First class of this autumn’s beginner’s course yesterday. Tons of beginners – so many, in fact, that the salle was too full for me and dad to join in. It’s really awesome that so many people are interested in sword fighting (though it did make things a little scary once the swords were off the rack). :)
It felt odd to just sit and observe, especially since I still remembered pretty well what it was like to be a first-timer. Was itching to hold a sword by the time the class was done, so we did some free training with dad. Turns out I still have the bad habit of blocking and stepping at the same time in the first drill. I’m tempted to call it a stupid mistake, but on second thought I’m not sure that’s the right attitude to take. I should see these type of situations not as failings, but opportunities to learn and improve. A correction is not a rebuke: it’s a friendly piece of advice intended to help you. I feel a bit silly writing about something so obvious, but I’m still struggling to really get it through to myself.
(A note: there was an error in one of my illustrations for the previous post. It’s too late for me to change it today, but it should be fixed by tomorrow. EDIT: Fixed the image and the description in the 8th paragraph. :) )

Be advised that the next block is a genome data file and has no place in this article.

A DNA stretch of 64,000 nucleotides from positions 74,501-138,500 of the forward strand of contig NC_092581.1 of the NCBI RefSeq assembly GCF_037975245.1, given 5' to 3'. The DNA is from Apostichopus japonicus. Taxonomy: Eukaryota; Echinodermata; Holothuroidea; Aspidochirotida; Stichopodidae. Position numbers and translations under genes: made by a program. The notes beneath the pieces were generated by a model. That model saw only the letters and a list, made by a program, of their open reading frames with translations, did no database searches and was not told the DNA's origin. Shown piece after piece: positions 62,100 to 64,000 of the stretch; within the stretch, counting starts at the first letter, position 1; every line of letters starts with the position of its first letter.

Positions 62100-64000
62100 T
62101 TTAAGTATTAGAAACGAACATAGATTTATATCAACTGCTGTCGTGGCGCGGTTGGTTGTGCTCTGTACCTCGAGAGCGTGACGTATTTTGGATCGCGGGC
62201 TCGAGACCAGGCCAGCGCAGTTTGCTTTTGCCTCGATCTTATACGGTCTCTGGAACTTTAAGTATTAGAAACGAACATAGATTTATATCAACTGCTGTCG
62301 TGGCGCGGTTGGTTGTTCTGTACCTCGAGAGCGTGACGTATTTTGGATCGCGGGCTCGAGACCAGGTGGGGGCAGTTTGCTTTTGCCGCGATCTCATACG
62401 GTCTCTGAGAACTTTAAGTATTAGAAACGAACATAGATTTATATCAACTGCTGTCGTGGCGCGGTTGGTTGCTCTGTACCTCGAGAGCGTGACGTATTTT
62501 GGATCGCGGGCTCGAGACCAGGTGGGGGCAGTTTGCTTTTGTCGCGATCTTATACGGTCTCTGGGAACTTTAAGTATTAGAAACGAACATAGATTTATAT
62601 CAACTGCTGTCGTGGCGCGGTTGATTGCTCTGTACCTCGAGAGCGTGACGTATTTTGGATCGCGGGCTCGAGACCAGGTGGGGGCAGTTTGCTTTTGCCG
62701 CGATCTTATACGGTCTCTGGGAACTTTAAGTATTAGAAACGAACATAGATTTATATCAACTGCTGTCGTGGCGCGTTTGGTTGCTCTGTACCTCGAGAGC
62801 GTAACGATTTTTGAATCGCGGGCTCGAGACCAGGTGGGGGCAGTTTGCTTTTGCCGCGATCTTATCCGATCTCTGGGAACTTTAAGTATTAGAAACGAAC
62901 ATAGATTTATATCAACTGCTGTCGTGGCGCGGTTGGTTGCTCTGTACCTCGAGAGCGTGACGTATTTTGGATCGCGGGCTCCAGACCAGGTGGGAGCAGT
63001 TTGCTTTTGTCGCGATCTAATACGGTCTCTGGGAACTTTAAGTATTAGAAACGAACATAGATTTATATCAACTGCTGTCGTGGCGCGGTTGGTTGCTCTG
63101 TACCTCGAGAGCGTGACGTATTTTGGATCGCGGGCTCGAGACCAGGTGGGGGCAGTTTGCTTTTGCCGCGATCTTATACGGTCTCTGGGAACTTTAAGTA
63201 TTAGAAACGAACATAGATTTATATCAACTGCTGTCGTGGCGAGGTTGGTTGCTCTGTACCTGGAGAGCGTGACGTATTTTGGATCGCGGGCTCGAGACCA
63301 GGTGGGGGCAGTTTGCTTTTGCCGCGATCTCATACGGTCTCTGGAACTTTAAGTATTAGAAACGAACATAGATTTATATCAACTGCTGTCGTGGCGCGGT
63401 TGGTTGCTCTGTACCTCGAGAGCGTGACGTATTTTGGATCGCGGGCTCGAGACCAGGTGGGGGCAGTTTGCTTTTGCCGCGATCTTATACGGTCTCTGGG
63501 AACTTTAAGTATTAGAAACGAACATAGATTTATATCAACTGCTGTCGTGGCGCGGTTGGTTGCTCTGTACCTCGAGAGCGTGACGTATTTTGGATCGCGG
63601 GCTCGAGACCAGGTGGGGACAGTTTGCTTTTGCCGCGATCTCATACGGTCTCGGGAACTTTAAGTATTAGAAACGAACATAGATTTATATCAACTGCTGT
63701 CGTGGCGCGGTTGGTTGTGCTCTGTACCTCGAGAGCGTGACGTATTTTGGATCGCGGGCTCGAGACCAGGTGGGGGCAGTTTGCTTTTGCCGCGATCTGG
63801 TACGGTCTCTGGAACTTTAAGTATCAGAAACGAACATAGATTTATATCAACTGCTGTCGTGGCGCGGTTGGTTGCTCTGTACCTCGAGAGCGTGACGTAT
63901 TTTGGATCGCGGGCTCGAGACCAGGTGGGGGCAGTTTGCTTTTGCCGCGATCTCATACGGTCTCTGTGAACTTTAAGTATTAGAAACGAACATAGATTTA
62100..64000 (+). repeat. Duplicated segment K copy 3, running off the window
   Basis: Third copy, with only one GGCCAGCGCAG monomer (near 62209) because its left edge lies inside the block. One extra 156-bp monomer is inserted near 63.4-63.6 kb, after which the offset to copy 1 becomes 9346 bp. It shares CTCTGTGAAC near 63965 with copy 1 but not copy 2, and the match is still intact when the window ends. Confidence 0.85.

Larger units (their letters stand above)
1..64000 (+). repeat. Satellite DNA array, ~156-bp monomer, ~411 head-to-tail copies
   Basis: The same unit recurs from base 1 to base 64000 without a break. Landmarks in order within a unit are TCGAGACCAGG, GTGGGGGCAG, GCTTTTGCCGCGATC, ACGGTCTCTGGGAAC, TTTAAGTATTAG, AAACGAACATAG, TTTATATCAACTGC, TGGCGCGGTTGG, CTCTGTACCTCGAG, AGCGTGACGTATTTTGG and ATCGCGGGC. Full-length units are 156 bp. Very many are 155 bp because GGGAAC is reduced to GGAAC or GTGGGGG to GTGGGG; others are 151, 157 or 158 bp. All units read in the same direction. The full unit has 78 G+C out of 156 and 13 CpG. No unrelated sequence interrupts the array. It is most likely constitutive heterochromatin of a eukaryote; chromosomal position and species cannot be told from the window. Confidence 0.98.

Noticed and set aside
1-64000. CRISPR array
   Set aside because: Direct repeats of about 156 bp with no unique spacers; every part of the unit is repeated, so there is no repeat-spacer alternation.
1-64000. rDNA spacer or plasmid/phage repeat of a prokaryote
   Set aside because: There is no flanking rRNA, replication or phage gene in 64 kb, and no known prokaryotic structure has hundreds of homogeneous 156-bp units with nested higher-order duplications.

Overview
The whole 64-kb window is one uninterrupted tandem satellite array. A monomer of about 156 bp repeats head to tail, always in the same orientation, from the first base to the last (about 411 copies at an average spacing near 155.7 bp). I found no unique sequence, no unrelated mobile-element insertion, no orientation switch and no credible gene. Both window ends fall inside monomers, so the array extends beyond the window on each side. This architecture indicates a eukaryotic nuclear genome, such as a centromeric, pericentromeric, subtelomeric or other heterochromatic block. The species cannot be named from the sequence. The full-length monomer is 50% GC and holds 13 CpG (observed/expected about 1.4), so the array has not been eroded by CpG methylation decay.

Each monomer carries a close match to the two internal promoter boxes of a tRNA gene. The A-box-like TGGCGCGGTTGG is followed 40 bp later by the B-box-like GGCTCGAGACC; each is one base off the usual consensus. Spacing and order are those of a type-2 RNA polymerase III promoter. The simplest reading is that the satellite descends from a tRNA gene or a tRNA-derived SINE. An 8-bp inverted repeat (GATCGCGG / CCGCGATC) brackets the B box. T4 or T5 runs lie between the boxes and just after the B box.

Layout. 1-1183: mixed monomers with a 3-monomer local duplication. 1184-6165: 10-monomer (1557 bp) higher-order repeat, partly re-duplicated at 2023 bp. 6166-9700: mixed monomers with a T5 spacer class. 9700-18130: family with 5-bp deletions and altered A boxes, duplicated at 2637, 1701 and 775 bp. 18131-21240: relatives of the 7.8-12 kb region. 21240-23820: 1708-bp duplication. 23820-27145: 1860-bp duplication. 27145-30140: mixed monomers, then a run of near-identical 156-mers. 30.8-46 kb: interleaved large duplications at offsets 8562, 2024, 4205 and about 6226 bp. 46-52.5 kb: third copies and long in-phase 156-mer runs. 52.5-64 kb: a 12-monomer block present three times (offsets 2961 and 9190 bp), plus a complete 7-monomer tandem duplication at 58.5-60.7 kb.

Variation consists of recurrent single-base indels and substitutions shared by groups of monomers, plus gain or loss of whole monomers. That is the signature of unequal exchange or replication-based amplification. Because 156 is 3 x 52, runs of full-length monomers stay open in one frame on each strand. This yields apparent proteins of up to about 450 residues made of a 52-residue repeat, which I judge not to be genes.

Right, on to the next part of the drill. This is a challenging but fun one: it starts familiar, but ends up doing a bunch of crazy things I haven’t had much experience with before.
Last time we ended up in porta di ferro (left leg forward, pommel at the left hip, sword pointing to the right and down) after having broken the opponent’s thrust and defeated him.
Now a new attacker emerges: he’s a traditionalist, so he chooses to come in with a madritto fendente (cut down from right to left) from the posta di donna guard. The defendant (me again) parries, just like in the first drill.
(In the first picture: the defendant. In the second picture, left to right: the defendant and the attacker.)
All safe so far – even I know the first drill. But now, instead of cutting the attacker above the arms, the defendant chooses to feint. He starts a strong mezzano strike to the right. It’s very unlike the usual cuts we’ve done: it’s more horizontal and feels a little German-style-esque (although I really don’t know enough about the difference between the two schools to be sure). The attacker, of course, attempts to defend himself with a parry.
As said in part 1, it’s time to go beyond the old “cut-cut-cut-cutting drill”. Since we happen to be three beginners and three experienced students, each beginner gets a sort-of personal instructor for this class. The first exercise we do is described below.
The defendant (me) takes the posta di finestraguard. It literally means “window guard”, and I guess I can see why.
This is a funny sort of guard. Instead of having your weight on your front foot you shift it on to your back foot (the right), but you keep facing forward. Your arms are crossed on the right side of your head and are holding the sword up in a horizontal position, so that the tip of your sword stares your opponent in the face. I’ve seen others use this guard, but this is the first time I try it. It takes a few moments to get used to. Continue reading →